OBJECTIVES: To examine recent rates of tobacco cessation counseling and whether patient age or sex was associated with providers' adherence to tobacco cessation guidelines.
DESIGN: Survey study.
SETTING: The 2002 National Ambulatory Medical Care Survey (NAMCS).
PARTICIPANTS: Analysis of 22,605 records representing 687 million ambulatory care appointments with adults from the 2002 NAMCS.
MEASUREMENTS: The proportion of visits by sex and age category during which physicians identified a patient's tobacco use status and counseled tobacco users to quit.
RESULTS: The rates at which providers inquired about tobacco use were similar across groups, ranging from 65% of visits with men aged 20 to 44 to 73% of visits with women aged 45 to 59, but providers' rates of tobacco cessation counseling differed by age, ranging from 27% of visits with male tobacco users aged 45 to 59 to 6% of visits with male tobacco users aged 75 old and older.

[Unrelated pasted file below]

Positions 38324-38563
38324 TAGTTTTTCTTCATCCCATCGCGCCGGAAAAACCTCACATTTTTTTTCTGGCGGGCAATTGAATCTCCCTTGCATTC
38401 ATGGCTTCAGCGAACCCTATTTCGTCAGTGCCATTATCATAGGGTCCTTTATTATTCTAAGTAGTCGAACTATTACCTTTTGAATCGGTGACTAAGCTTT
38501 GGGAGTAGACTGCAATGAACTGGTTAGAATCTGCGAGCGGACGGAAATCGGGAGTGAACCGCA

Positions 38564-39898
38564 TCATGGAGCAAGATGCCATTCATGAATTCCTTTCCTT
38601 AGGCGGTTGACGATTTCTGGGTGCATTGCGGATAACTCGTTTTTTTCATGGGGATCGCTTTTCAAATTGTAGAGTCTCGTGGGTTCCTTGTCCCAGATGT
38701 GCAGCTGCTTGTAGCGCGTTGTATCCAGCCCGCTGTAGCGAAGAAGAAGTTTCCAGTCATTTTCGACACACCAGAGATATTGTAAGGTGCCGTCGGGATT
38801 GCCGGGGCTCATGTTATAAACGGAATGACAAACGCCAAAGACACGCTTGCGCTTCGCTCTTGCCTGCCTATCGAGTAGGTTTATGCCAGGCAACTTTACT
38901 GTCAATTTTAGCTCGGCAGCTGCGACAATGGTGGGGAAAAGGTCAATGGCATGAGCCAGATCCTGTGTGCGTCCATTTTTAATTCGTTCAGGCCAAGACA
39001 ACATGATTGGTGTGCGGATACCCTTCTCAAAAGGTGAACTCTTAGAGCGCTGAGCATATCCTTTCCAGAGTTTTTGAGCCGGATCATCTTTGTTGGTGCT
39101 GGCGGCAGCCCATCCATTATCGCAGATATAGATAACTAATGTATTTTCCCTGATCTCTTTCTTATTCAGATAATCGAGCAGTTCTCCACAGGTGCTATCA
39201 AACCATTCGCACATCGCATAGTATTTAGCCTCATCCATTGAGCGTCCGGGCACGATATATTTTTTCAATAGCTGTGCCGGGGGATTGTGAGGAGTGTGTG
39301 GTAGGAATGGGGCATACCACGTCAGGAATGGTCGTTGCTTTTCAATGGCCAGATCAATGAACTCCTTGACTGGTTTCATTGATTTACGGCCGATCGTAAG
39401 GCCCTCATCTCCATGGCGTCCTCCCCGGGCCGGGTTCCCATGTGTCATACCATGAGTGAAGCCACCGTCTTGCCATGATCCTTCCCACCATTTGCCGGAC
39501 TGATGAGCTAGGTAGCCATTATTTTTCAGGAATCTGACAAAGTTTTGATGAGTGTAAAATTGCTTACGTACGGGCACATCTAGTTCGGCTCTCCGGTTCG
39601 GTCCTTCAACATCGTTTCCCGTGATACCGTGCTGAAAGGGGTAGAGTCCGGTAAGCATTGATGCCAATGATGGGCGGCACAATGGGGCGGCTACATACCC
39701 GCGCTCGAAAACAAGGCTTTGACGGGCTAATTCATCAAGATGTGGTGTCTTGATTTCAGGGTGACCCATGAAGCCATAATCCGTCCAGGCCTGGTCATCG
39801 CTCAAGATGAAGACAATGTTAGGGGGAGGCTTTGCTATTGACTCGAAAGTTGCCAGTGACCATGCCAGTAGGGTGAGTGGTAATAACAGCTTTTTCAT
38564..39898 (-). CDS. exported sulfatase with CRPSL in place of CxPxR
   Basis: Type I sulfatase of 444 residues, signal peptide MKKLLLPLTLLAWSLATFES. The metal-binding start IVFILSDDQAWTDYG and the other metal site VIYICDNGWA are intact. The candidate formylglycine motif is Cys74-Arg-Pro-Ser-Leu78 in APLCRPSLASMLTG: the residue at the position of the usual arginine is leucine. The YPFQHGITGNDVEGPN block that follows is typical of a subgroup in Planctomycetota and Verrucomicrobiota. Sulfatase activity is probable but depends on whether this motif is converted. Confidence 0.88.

CONCLUSION: Although providers frequently ask their patients about tobacco use, they infrequently counsel patients to quit, especially if those patients are older men. Provider time constraints, misconceptions about older patients' ability and willingness to quit, or doubt about the potential health benefits of tobacco cessation in this age group may explain the lower counseling rates provided to older male patients. Because rates of counseling have declined in the last decade, providers should be reeducated about the need for and effectiveness of tobacco cessation counseling for men and women of all ages.